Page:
“Love” and “affection” are not words Woodrow Wilson tends to bring to mind. C-SPAN’s 2021 presidential ratings survey placed him at 13th, ahead of William McKinley but behind James Monroe (and he had dropped from sixth place the year before). Coming after the walrus-like good humor of William Howard Taft and the brash virility of Theodore Roosevelt, Wilson appears neurasthenic, self-preoccupied, and unbearably professorial. H.L. Mencken sneered at him as “the Archangel Woodrow…a typical Puritan,” and hooted that “[m]agnanimity was simply beyond him.” He barely won re-election in 1916 on the boast, “He kept us out of war,” and then within six months called on Congress to join the Allies in defeating Imperial Germany. He baffles even Hochschild, who can only describe him as “one of the most enigmatic of American presidents,” a “visionary internationalist” who nevertheless “presided over the greatest assault on American civil liberties in the last century and a half.”


But perhaps Hochschild should find in Wilson less bafflement than he does. Wilsonian Progressives imagined a new America emerging out of the simple Lincolnian republic of the 19th century, an America of vast industrial corporate power which required vast governmental regulation, overseen by experts who could turn the corrupt tide of selfishness into the productive path of efficiency. “The aggrandizement of corporate and individual wealth,” warned Herbert Croly in the Progressives’ textbook, The Promise of American Life (1909), requires “the regulation of commerce, the organization of labor, and the increasing control over property in the public interest.” Lofty as this sounded in Progressive ears, it could not conceal an element of condescension on the part of the expert class, tinged with an urge to compulsion. “The average American individual,” Croly declared, in words which must have had Lincoln struggling to rise from the dead, “is morally and intellectually inadequate to a serious and consistent conception of his responsibilities as a democrat.”

This passion for top-down control, excusing itself in the name of its good intentions, fostered an attitude of we-know-best that was hostile to any criticism. In 1906, Wilson had denounced industrialists “who sink their consciences in the corporations of which they form a part, and act as instruments rather than as men.” With equal energy, he got into a shouting match over segregation in the White House in 1914 with William Monroe Trotter, who had helped found the NAACP. You simply did not question Woodrow Wilson, any more than you would question Savonarola or Oliver Cromwell.

Hochschild begins American Midnight on April 2, 1917, the day Wilson appeared before Congress to ask for a declaration of war against Germany and the Central Powers (Austria-Hungary, Bulgaria, and the doddering Ottoman Empire). Despite the anger over the Lusitania sinking in 1915 and the outrageous German folly of the 1917 Zimmermann Telegram (in which German diplomats invited Mexico to join the Central Powers in exchange for U.S. territory), America’s entrance into World War I was not quite the popular crusade that the Second World War in 1941 would become. Six U.S. senators and 50 members of the House voted against the declaration, and Wilson’s Democrats actually lost their majorities in both houses of Congress in the next election in 1918.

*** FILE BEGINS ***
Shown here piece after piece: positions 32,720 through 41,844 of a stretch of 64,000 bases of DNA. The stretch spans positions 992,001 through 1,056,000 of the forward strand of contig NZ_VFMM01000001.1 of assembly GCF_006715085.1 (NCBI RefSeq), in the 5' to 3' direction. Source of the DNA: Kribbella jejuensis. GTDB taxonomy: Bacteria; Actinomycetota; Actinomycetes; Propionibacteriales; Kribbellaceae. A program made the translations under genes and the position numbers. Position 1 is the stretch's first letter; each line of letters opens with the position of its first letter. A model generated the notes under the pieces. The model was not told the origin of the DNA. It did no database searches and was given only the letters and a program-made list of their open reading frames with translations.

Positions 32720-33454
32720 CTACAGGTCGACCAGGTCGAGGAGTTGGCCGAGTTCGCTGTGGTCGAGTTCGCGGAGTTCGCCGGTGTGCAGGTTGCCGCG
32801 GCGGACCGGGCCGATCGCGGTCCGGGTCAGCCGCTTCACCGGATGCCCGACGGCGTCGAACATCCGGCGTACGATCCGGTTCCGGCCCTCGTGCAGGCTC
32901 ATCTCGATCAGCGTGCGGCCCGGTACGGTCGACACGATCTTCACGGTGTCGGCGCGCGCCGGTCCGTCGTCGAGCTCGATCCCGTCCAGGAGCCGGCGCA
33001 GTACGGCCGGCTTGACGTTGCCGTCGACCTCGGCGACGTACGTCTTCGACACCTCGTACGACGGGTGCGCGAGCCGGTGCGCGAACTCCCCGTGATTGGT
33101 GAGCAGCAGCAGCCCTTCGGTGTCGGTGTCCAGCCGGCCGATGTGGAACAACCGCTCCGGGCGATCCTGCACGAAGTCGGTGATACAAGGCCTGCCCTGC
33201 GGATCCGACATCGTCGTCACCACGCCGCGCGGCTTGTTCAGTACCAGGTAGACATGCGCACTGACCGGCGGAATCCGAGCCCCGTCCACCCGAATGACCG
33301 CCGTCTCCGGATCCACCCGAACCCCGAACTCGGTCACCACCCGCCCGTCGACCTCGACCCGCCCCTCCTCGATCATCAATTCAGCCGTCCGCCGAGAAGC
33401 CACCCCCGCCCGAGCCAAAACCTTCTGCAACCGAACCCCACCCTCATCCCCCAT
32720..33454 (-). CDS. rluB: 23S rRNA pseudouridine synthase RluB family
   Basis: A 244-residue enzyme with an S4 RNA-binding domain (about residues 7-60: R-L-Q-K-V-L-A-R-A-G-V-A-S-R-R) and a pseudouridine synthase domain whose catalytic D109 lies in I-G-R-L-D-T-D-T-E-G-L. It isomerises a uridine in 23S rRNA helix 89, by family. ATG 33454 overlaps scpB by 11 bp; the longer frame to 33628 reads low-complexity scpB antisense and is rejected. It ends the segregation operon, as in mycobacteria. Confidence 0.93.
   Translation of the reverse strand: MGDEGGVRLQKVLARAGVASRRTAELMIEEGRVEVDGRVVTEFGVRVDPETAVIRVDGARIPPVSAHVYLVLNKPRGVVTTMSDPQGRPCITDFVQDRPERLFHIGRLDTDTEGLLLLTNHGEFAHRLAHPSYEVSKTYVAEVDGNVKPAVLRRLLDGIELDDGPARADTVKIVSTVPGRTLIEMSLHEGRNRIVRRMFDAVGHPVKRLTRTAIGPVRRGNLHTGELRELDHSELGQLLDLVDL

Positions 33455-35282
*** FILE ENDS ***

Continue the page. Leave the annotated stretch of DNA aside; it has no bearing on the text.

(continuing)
Enthusiasm for the war had to be helped along by the sprightly pro-war propaganda of George M. Cohan (composer of “Over There”) and James Montgomery Flagg (the artist who created the famous “I Want You” recruiting poster), or prodded by the Espionage Act of 1917 (and its kin, the Sedition Act of 1918, which forbade “any disloyal, profane, scurrilous, or abusive language about the form of government of the United States”). And if they were not enough, a new Committee on Public Information, created by executive order to combat the Wilsonian version of misinformation, terrified Americans with the unlikely thought that “You are in contact with the enemy today just as truly as if you faced him across No Man’s Land.”


Progressive impatience with dissent took odd forms. The playwright Eugene O’Neill was arrested at gunpoint for using a “black box” (actually his typewriter) to send secret messages to German agents off Cape Cod. In rural Illinois German farmers were warned, “Southern Illinois doesn’t laugh when one says German spy. Instead Southern Illinois gets out tar and feathers, and her vigilance societies begin parading the town.” But the Wilson Administration was even harder on dissidents to the left of Progressivism: the International Workers of the World labor union was destroyed; anarchist Emma Goldman was deported to Russia; four-time Socialist Party presidential candidate Eugene Debs went to jail for questioning the draft, and stayed there until he was pardoned by Republican President Warren G. Harding in 1921, who added, “Debs was right. We shouldn’t have been in that war.” It remained for Calvin Coolidge, an even more conservative Republican, to pardon the last of Wilson’s dissenters in June 1924, four months after Wilson’s death.